News Release [printer friendly page]
FOR IMMEDIATE RELEASE
August 30, 2005
Prepared Remarks of DEA Administrator Karen P. Tandy at Operation WildFire
August 30, 2005
Over the past week, DEA agents
and diversion investigators, state and local law enforcement, and prosecutors
undertook the first coordinated
nationwide methamphetamine enforcement sweep. We arrested and put out
of business 427 meth cooks, dealers, and transporters in 200 cities across
the nation, and specifically targeted meth cooks and repeat offenders
removing 120 of them out of our neighborhoods. And, behind all these
We saw -- and rescued -- meth’s youngest victims, like
the Missouri infant and 6 year old girl we pulled out of a bug-infested
home where meth was being cooked. The children had no beds to sleep in
and no food to eat – they didn’t even have electricity – but
the guard dog out front was well-cared for.
We saw a toxic meth lab set up in a hotel room in Minneapolis—a
hotel that is across the street from an elementary school.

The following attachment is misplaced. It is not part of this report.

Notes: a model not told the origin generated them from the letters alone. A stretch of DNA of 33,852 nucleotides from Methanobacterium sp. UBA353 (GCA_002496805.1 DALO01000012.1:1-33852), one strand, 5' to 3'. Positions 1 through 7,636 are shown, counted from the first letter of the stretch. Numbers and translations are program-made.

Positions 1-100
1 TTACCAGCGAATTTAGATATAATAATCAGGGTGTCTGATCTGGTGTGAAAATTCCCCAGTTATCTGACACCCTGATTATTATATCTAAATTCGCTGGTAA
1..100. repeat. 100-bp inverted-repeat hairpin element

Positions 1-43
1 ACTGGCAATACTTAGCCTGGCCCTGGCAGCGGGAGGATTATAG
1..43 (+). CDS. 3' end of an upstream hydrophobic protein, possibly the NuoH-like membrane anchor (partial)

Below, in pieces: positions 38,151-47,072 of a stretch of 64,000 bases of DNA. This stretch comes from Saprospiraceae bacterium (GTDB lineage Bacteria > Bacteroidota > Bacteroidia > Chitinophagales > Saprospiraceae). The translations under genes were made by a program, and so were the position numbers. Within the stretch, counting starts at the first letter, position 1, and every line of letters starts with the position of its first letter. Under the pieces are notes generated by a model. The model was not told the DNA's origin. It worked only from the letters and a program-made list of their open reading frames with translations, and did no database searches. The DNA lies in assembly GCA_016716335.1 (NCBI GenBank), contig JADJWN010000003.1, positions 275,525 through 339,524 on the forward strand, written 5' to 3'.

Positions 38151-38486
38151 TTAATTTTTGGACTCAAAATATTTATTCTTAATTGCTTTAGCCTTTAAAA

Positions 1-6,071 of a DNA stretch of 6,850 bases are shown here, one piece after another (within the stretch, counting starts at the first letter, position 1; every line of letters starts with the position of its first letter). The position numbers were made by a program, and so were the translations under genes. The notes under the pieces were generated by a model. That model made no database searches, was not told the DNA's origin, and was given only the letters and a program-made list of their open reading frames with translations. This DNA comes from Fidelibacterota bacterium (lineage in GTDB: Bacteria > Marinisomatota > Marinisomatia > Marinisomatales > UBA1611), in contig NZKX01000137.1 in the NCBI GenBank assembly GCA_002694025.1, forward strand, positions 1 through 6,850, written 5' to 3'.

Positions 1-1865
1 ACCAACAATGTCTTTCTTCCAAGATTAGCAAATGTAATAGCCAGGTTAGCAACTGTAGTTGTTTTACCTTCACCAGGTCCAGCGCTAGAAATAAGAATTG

in Missouri a sophisticated biker gang running a meth lab where
three of the five
manufacturers were repeat meth offenders.
Their operation was surrounded with hi-tech video surveillance
equipment that allowed them to detect any law enforcement a quarter
of a mile away.
We saw a mailman in Michigan delivering more than letters—he
delivered meth to houses on his route and was a user himself.
meth cooks operating in an assisted living home in Pennsylvania.
Two of the 90-year-old
patients had to be hospitalized as a result of
exposure to the meth lab.
Those are just
some of the examples of what we put an end to this past week.
True to this operation’s
name, meth has spread like wildfire across the United States. It has
burned out communities, scorched childhoods,
and charred once happy and productive lives beyond recognition.
In addition to the arrests
in Operation Wildfire, we closed down 56 meth labs and seized 208 pounds
of meth – that’s enough to
give a hit of meth to more than 284,000 people – roughly the population
of Newark, New Jersey. We also seized more than a quarter million dollars